Soon after taking over the Yemeni capital Sanaa in September last year, the northern Houthi rebels included the strategically important and energy rich Marib govornate in their plans.
Since late 2014, the strong local resistance in Marib against both the Houthis and the military forces loyal to former President Ali Abdullah Saleh managed to halt their advance (at the time rumoured to aim as far as Hadhramaut in the southeast). Yet it did not prevent the Houthi-Saleh forces from eventually taking control of some areas of the governorate.
Now, however, the tables have turned and the Houthis find themselves on the retreat in Marib, facing a determined counteroffensive by local tribes (which have received strong logistical support from the Arab coalition), pro-government forces and the coalition's ground and aerial units. In the grand scheme of things, this key fight is the likely prelude to the chapter every party to the conflict should want to avoid: the battle for control of Sanaa, which sits about 35 miles from the border of Marib province.
A distant political solution
How and when the current conflict will end remains uncertain and so does the political future of the Houthis. Not only the country-wide military offensive the group led by Abdul Malik al-Houthi launched in tandem with the forces loyal to Ali Abdullah Saleh did not go as planned, it also made a lot of enemies for the group in the process. The very fact they allied themselves with Saleh, against whom the rebel group fought six wars between 2004 and 2011 and Yemenis of all stripes rebelled during Yemen’s uprisings, completely discredited the Houthis’ claim they are fighting the corruption of the old system.
The friends of the Houthis now may no longer be their friends in the future.Manuel Almeida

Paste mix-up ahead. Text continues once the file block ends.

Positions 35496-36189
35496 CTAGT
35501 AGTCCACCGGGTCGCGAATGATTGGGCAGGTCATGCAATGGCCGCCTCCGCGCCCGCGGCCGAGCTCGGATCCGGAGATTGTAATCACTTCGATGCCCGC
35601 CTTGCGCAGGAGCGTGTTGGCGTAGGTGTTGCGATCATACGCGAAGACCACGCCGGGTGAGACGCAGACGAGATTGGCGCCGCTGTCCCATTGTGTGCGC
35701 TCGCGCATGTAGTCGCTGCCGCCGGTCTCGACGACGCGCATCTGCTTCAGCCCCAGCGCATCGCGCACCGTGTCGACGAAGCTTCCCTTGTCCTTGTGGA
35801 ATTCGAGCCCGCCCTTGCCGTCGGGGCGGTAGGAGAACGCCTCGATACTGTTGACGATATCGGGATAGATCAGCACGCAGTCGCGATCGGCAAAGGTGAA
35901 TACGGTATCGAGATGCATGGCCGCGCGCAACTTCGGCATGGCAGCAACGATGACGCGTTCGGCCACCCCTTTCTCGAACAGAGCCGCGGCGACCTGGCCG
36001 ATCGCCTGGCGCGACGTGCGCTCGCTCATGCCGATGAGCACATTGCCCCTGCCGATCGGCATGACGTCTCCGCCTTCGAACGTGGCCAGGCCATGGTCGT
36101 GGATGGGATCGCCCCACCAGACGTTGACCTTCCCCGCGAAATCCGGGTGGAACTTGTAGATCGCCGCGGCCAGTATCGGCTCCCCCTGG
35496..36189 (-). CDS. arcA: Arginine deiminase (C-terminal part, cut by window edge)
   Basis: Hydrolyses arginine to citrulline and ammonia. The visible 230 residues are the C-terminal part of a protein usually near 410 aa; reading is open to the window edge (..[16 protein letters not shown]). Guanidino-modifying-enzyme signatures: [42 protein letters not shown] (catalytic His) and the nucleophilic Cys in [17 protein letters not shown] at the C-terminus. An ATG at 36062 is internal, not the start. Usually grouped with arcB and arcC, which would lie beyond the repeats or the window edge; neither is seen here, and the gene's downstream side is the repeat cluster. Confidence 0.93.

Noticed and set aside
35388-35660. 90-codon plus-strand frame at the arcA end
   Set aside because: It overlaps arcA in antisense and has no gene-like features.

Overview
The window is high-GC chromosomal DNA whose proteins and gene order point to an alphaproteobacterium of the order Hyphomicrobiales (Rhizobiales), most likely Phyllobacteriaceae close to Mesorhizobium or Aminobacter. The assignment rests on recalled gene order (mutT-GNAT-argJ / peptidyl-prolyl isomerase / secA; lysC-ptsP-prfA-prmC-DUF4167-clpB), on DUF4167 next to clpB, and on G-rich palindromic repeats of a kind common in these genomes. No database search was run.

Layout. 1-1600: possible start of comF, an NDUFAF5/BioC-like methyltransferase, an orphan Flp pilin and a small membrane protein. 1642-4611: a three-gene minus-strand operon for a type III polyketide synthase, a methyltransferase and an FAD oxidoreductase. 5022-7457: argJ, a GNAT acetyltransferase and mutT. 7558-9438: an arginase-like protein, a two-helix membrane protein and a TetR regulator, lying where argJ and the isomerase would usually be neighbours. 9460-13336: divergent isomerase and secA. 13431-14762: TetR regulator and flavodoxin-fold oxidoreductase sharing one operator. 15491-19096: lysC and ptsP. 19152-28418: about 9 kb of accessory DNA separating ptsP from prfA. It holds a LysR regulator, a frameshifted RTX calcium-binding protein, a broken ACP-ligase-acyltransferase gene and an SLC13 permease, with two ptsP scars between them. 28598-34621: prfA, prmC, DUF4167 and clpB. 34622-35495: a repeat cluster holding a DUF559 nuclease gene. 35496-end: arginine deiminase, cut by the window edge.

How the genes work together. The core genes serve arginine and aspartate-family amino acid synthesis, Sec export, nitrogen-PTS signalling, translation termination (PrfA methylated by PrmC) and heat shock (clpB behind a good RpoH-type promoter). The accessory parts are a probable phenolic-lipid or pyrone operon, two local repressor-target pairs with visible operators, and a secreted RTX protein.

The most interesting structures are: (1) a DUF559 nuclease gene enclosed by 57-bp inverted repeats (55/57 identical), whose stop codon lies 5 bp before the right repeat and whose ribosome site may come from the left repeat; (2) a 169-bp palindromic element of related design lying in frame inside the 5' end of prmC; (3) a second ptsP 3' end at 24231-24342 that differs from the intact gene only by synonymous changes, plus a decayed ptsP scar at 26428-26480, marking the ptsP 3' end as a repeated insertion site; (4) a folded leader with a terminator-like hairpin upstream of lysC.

Also, in Yemen, tribal and other local alliances often shift mercurially when there is the realization the power balance might be changing, so the friends of the Houthis now may no longer be their friends in the future. This maxim applies to the members of the General People’s Congress and the military and security forces that remained loyal to the former president’s camp.
No less significant, the Arab coalition and pro-government forces have intensified the military pressure on the Houthis and dealt the rebel group important blows (starting in Aden, the former capital of South Yemen abandoned by the Houthis in late July).
If reason is any guide then, even in a time of war, there seem to be many reasons for the Houthis to consider a political settlement. On the table since April has been a proposed solution well-known to the Houthis: U.N. Security Resolution 2216. It calls all Yemeni parties, but the Houthis in particular, to withdraw from all areas seized during the latest conflict (including Sanaa), relinquish arms seized from military and security institutions, cease all actions falling exclusively within the authority of the legitimate government of Yemen and fully implement previous Council resolutions.